WESTERN CAROLINA
2014
Season
1st 26 52% 45.1% 46.2% 39.7%
2nd 16 32% 32.8% 75% 55.6%
3rd 6 12% 21.1% 50% 54.7%
4th 2 4% 1.1% 100% 71.4%
Distance VS.
WESTERN CAROLINA
VS.
WESTERN CAROLINA
2014
Season
VS.
WESTERN CAROLINA
2014
Season
Under 3 Yards 9 18% 14.1% 66.7% 69.9%
4 to 6 Yards 5 10% 14.6% 60% 59.4%
7 to 10 Yards 33 66% 63.1% 54.6% 42.3%
Over 10 Yards 3 6% 8.2% 66.7% 38.9%

Observations

You might have heard that the Tide set a school record against the Catamounts with 36 first downs in the game. Well, 233 of those came in the first half, and you can see why. First and second down success rates were over season averages, most notably the 20% bump on second downs. The third down rate — while still pretty solid — was a little below the Tide’s pace for the year, but as noted was offset somewhat by the Tide going 2/2 on fourth down. Another way to look at this is the frequency of first down attempts, which was 7% higher than normal for the Tide.

3 | 26 first down plays, less 8 start-of-drive plays, plus 5 touchdowns.

Another product of early success is shorter downs, and the Tide found themselves in short yardage 18% of the time, a bit higher than the norm. Success rates were pretty high regardless of distance, with only the short yardage one falling beneath the 2014 average. Even then, 3% is nothing to get worked up over. Overall, a very strong performance from the Tide against a lesser foe.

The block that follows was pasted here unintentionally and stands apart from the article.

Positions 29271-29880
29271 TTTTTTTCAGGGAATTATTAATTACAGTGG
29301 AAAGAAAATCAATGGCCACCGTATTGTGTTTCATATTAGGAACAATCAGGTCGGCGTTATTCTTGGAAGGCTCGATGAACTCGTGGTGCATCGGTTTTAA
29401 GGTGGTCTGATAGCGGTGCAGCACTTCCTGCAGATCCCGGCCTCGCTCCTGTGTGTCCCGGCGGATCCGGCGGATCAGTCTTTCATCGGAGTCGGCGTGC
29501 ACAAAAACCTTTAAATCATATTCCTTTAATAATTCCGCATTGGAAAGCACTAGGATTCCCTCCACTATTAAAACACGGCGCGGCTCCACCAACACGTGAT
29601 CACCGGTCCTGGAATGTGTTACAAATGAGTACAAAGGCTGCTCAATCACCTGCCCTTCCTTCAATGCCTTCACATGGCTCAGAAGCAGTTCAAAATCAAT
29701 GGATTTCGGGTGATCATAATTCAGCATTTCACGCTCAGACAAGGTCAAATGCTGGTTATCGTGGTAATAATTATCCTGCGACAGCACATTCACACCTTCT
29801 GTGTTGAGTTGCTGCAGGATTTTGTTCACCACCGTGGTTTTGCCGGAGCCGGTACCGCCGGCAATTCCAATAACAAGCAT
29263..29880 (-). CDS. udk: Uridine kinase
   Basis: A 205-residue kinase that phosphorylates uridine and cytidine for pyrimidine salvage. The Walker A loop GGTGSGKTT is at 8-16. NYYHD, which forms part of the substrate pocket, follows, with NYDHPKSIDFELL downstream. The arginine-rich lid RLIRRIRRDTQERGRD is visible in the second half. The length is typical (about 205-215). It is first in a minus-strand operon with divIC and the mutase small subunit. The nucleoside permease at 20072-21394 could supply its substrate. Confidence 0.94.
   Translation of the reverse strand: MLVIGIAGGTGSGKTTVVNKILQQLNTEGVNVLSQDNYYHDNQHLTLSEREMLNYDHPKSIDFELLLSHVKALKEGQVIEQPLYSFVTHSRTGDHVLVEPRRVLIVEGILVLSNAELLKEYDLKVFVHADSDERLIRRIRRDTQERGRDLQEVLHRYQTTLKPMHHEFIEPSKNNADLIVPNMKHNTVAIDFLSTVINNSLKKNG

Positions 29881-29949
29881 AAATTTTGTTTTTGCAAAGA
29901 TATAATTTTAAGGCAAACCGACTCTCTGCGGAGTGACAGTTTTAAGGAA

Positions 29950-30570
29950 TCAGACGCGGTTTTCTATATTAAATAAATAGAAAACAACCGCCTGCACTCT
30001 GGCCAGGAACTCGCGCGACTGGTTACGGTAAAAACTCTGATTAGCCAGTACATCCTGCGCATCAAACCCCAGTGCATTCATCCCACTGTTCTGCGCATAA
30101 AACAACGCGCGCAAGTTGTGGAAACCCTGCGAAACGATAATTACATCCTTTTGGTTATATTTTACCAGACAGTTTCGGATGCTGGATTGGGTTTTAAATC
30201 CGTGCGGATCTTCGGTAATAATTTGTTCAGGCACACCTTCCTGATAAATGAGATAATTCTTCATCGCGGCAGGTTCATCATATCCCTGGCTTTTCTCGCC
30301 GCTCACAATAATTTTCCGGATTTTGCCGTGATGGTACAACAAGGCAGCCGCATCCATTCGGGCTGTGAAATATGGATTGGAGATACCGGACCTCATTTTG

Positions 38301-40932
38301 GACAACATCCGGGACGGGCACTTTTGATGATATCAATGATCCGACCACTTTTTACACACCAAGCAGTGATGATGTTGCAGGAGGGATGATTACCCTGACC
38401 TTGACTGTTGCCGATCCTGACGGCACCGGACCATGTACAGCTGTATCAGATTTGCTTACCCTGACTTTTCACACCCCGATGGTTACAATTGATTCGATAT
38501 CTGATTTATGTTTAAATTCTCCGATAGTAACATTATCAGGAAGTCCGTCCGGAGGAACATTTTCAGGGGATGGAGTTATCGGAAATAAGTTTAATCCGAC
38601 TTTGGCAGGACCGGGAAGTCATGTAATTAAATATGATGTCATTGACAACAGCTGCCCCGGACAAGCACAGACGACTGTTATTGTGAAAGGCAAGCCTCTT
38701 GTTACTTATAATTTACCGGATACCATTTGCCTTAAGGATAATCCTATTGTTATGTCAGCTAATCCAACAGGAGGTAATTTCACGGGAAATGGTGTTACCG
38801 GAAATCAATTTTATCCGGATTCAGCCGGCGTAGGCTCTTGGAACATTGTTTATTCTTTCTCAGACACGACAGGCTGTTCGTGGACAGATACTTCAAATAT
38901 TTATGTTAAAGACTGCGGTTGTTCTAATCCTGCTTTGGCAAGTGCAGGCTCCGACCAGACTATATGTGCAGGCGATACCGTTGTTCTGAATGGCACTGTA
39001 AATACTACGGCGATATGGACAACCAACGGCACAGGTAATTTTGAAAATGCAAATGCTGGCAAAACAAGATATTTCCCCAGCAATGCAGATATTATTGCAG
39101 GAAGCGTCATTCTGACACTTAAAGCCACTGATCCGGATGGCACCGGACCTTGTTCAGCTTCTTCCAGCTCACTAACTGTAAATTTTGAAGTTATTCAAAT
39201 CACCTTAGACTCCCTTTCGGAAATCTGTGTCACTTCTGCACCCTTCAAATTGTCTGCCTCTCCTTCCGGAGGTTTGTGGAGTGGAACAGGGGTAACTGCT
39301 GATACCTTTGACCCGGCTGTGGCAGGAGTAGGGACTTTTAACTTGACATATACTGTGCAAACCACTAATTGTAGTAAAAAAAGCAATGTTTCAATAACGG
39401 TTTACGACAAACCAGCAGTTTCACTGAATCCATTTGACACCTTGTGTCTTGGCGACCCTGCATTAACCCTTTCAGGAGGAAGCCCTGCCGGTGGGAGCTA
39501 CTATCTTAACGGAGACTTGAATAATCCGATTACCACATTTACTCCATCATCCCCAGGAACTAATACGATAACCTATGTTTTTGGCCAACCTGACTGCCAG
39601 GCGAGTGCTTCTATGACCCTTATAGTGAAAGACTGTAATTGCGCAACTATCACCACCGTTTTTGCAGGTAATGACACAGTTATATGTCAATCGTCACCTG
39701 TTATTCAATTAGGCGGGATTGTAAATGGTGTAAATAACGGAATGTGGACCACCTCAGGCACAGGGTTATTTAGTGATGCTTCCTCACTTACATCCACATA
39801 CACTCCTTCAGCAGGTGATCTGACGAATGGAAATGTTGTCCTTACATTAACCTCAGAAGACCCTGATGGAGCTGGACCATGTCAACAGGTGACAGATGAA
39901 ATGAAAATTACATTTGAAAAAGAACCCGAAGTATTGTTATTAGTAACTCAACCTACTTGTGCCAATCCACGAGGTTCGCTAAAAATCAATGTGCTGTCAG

Formation Splits
Plays Frequency Success Rate
Formation VS.
WESTERN CAROLINA
VS.
WESTERN CAROLINA
2014
Season
VS.
WESTERN CAROLINA
2014
Season
Shotgun 30 61.2% 43.6% 63.3% 49.8%
Pistol 1 2% 9.5% 0% 50%
Under Center 18 46.9% 36.7% 50% 50%
Play Action 7 13.7% 7.5% 28.6% 44.8%
Backs VS.
WESTERN CAROLINA
VS.
WESTERN CAROLINA
2014
Season
VS.
WESTERN CAROLINA
2014
Season
0 0 0% 2.9% N/A 47.4%
1 41 83.7% 68.4% 63.4% 49%
2 8 16.3% 27.8% 25% 46.2%
3 0 0% 0.9% N/A 50%
Receivers VS.
WESTERN CAROLINA
VS.
WESTERN CAROLINA
2014
Season
VS.
WESTERN CAROLINA
2014
Season
0 0 0% 1.7% N/A 72.7%
1 2 4.1% 2.9% 100% 52.6%
2 12 24.5% 36% 66.7% 49.6%
3 29 59.2% 36.5% 48.3% 43.1%
4 6 12.2% 20.8% 66.7% 52.2%
5 0 0% 2.1% N/A 50%

Observations

The Tide only went out of the Pistol4 once that I saw, and it didn’t work. Shotgun worked really well though, posting a success rate 13% higher than usual, while plays from under center were right on schedule. Kiffin dialed up play action passes 7 times in the first half, almost twice as frequent as usual, despite their relative ineffectiveness.